Pole dancing has come a long way. The racy workouts rely on slow movements off the pole to stretch and lengthen the body, followed by twirling and twisting on the metal pole to build upper body and core strength. Dancers can also work their way into "inversions"—upside-down positions—on the pole. Classes are offered in gyms, in private studios and by personal trainers.
Benefits of pole dancing classes: Pole dancing builds strong core muscles. The strenuous movements also benefit muscles in the arms and legs. If nothing else, pole dancing workouts are said to be a lot of fun.
Who pole dancing classes is best for: Once considered an exotic dance form reserved for scantily clad women on glitter-strewn stages, pole dancing is now a popular way for anyone to exercise—and the platform heels are optional. Though some classes are women-only, others are open to men as well.
It may also be possible to work the pole, so to speak, at home using a DVD. If you don't have a vertical pole in your living room (and don't plan on installing one), there are videos that teach pole dance movements using the wall or a chair.
Getting ready: If you do decide to work the pole, keep a few safety tips in mind. Don't wear lotion, as it can make the pole slippery, both for you and anyone else who uses it after you. Bare skin makes it easier to get a grip on the pole, so wear biking shorts instead of baggy sweats. And don't wear jewelry—it can fly off during a spirited spinning inversion.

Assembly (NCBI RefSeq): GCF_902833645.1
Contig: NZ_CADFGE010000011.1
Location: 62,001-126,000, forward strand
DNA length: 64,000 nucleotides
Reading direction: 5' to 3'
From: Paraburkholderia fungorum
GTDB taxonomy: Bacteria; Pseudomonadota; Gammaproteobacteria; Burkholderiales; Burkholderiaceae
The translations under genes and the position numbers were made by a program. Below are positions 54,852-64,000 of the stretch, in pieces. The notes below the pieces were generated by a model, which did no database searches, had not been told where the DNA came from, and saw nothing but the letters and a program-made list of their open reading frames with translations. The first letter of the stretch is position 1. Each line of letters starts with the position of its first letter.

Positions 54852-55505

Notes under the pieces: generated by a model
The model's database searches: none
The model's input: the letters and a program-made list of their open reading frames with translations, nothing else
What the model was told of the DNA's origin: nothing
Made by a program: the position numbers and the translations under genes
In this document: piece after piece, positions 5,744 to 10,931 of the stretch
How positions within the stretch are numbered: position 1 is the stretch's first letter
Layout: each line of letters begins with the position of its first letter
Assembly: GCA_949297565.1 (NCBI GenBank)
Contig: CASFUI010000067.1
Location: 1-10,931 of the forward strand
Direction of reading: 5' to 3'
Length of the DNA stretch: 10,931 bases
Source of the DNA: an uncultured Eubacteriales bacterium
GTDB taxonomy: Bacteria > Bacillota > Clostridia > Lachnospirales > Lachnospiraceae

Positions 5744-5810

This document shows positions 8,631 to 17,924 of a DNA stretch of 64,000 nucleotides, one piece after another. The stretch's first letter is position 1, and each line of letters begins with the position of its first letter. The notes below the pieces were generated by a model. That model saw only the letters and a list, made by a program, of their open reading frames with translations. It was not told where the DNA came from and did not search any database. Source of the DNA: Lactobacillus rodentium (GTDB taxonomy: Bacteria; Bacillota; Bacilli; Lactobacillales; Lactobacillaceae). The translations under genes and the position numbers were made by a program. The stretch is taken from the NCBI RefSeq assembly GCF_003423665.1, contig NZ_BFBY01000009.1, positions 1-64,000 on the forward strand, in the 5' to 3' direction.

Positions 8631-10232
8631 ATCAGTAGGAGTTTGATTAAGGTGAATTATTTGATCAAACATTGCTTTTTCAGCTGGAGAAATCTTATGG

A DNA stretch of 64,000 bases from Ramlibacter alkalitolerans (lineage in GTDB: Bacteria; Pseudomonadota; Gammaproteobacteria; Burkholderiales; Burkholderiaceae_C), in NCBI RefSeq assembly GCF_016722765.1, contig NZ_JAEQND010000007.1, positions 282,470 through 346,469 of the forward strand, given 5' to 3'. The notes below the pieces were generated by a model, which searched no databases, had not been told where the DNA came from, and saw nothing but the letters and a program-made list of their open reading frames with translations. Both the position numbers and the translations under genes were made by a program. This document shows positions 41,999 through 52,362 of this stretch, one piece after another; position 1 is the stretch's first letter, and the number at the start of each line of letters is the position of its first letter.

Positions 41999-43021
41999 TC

Calories burned: Pole dancing workouts can burn 250 to 400 calories per hour.
Not surprisingly, pole dancing workouts have attracted many female celebrities (no male A-listers as of yet). Some of its most avid fans include Teri Hatcher, Carmen Electra, Pamela Anderson, Fergie, Kate Hudson, Paris Hilton and Lindsay Lohan. Though Martha Stewart tried her pole dancing shoes on her daytime talk show, the wholesome host has yet to take up the skill regularly.
Inversions can be tricky to master. Falling off the pole while attempting to spin upside-down can result in bruises or broken bones. Many of the positions are performed while upside-down, making it possible to land face first.
Who shouldn't do it: Because pole dancing can place enormous amounts of pressure on the back, women should not perform the exercises immediately after giving birth. Most new moms can get back on the pole after about two months, though it's always best to get the go-ahead from a doctor first. The majority of classes have age requirements too. Clients younger than 18 years of age are typically required to get parental consent before participating.